I finished the James White Church History course as a requirement for my Unschooled Master of Theology program, and thought I would post the assignment, a Biography paper on an individual from Church History.
So, lets see who I chose and what the Bible and history have to say about them…
The Mysterious Enoch
Not to be confused with the son of Cain (Gen 4:17) who decided to go out and build a “city” in Nod, east of Eden, and named it after his son (Enoch II), the Enoch I’m writing about is the son of Jared (Gen. 5:21; Luke 3:37), the father of Methuselah (which means “his death shall bring”). Granted, Cain’s Enoch just so happened to be the man who built the first “city” in Scripture, but Jared’s Enoch accomplished something altogether more impressive, or mysterious. Then again, it really wasn’t something Enoch did himself, but something that was done to him.
Back during this time in history, the Bible purports that the lifespan of humans was much, much longer than it is today. Some were living into their hundreds before they had their first child, and many of these men listed lived nearly 1000 years.
Enoch was no different. But something happened to him when his son, Methuselah, was born that prompted him to, as the Masoretic text states, “walked with God” (Gen. 5:22–24). I mention the particular Hebrew text here since the Greek LXX states that Enoch, “was well pleasing to God” rather than “walked”with him, though today both are somewhat synonymous.
The incredible thing to happen to Enoch, though, occurred after 300 years after the birth of Methusaleh, when he was abruptly “not” for God “took him.” This kind of terminology is not typical in the Bible and is implicit of Enoch not experiencing a natural, physical death, much in the same way Elijah left the earth (2 Kgs. 2:1–12). It does not specifically say he did not die or did die, but that he simply was no longer present. God took him. As the notes in the NET Bible explain, “the text implies that God overruled death for this man who walked with him.”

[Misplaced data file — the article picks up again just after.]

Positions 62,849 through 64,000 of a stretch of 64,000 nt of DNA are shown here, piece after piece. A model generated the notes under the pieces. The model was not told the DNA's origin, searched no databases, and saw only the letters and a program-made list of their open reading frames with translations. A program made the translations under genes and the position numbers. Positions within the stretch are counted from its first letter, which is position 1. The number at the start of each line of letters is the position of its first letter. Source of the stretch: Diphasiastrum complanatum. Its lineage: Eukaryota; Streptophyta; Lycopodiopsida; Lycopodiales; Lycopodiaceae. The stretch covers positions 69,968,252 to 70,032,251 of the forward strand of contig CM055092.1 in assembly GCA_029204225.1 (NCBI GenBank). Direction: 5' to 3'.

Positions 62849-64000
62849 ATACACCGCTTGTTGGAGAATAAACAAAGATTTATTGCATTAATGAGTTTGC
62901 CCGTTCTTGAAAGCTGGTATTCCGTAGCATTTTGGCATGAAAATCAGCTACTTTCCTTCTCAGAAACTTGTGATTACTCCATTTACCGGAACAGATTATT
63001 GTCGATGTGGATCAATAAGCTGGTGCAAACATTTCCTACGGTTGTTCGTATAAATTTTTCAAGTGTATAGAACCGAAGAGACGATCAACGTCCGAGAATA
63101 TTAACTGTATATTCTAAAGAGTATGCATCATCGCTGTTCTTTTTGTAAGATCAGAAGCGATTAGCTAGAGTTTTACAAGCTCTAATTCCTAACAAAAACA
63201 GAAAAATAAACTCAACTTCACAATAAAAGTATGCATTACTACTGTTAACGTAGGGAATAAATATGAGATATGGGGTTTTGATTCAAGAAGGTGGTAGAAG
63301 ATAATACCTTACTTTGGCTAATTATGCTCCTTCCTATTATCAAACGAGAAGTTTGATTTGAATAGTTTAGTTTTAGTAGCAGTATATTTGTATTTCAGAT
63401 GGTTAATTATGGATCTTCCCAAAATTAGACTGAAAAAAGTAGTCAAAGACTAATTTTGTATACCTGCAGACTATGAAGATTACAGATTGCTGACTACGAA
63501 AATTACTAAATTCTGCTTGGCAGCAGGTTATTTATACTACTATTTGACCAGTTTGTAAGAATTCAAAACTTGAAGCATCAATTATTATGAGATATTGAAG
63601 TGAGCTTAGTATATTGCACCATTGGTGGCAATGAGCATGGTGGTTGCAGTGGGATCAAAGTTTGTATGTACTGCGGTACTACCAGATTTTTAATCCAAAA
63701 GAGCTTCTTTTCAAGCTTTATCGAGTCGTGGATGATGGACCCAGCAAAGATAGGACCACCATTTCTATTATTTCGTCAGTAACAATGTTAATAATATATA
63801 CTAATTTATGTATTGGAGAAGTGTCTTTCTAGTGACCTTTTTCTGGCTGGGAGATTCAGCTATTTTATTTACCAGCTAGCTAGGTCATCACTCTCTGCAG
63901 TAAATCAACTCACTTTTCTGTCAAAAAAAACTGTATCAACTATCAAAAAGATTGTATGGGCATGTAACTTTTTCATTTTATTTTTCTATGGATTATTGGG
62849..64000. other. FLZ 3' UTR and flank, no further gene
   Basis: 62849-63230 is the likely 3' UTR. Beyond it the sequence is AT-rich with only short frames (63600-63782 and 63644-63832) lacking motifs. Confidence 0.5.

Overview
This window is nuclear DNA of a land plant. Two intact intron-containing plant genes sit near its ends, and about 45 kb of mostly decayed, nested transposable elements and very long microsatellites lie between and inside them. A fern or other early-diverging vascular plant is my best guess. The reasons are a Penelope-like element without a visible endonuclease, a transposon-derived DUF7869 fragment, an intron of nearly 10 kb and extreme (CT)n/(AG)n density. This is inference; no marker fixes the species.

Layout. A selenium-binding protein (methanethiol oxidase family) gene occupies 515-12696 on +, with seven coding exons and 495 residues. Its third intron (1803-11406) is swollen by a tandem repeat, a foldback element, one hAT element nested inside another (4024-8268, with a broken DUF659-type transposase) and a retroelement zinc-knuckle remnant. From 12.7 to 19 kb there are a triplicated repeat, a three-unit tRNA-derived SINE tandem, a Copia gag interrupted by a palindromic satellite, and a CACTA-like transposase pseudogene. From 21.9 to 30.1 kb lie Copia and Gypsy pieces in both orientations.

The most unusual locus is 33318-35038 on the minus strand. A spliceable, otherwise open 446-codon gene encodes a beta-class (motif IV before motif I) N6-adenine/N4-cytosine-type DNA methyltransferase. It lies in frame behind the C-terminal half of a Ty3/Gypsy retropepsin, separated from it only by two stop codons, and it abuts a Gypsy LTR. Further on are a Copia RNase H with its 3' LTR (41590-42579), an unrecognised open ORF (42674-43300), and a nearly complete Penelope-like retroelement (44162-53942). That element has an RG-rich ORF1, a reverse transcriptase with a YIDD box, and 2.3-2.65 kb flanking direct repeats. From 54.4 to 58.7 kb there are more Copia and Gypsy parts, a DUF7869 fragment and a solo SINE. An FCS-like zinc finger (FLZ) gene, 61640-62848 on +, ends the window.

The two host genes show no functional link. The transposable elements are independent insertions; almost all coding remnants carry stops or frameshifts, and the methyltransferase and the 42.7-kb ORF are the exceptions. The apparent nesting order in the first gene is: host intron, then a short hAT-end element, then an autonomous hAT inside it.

This, of course, is all that is mentioned of Enoch directly. He is later referred to in the Hall of Faithful in Hebrews 11, where Paul chooses to quote from the LXX over the Masoretic precursor by stating Enoch “pleased God” rather than walked with him. He is again found as the “seventh from Adam” in Jude 1:14. In this particular passage, he is not only identified as a prophet but one of his prophecies is recorded by Jude, stating, “Now Enoch, the seventh from Adam, prophesied about these men also, saying, “Behold, the Lord comes with ten thousands of His saints, to execute judgment on all, to convict all who are ungodly among them of all their ungodly deeds which they have committed in an ungodly way, and of all the harsh things which ungodly sinners have spoken against Him.” He is mentioned in another genealogy found in 1 Chronicles 1:1–9 and an interesting reverse genealogy in Luke 3:23.
Enoch is a fascinating character. Having not tasted death along with Elijah, these two are often used as a type for the Raptured Church in 1 Thessalonians 4:15-18 (or Enoch for the Church and Elijah for Israel).
Yet, there is much more to the story of this peculiar fellow. He is among the few perplexing individuals found in the Scriptures (such as Melchizedek and the Witch of Endor) where not much detail is given, yet that which is could contain volumes. Enoch, though, is the only one of these enegmatic individuals who is not only quoted directly in the New Testament, but we have many of his so called texts available to us today.
Of course, none of these texts are considered canonical. It was accepted by the Epistle of Barnabas, by Athenagoras, Clement of Alexandria, Irenaeus, and Tertullian. It is claimed that the writings of Enoch have been rejected by Judaism predominately because it’s prophetic content support Jesus as the Christ.
It is considered canonical by the Ethiopian Orthodox Church (who claim to have the Ark of the Covenant), yet, surprisingly, they do not subscribe to the angel view of Genesis 6:2 (they hold to the Sethite View).
There are actually several texts categorized as Enochian. There is 1-3 Enoch, Astronomical Enoch, Book of Giants, and Jubilees to name a few.
It is a brief outline in Genesis 5 where Enoch is found among scantily recorded patriarchs, of their names, lifespans, marriages, and offspring and deaths are provided. Only Enoch is provided details on how he died (or, did not die).
Quite fascinating is it that he was quoted by Jude, which links not only the pre-Noahic world with second temple culture, thought, and theology but, likewise, can infer that Jude not only quotes Enoch in verse 14-15, but he also refers to Enoch’s writing (more specifically 1 Enoch or “the Book of the Watcher) in verse 6. This would also insinuate Peter’s reference to Enoch in 2 Peter 2:4 and Paul’s Enochian oriented worldview in 1 Co 11:10.
There is some debate over the state of Enoch’s character before and after the birth of his son, Methuselah. Was Enoch somewhat immoral or at least not as pleasing to God before the birth of his son? Or was he a moral and closely “walked with God” from birth? Of course, most orthodox evangelicals would want to keep the up appearances and make him as devout as they. But, the text does not elaborate. If not and a change took place at the birth of his son, what was it exactly? The name he gave his son might be a clue, since Methuselah supposedly means “his death shall bring.”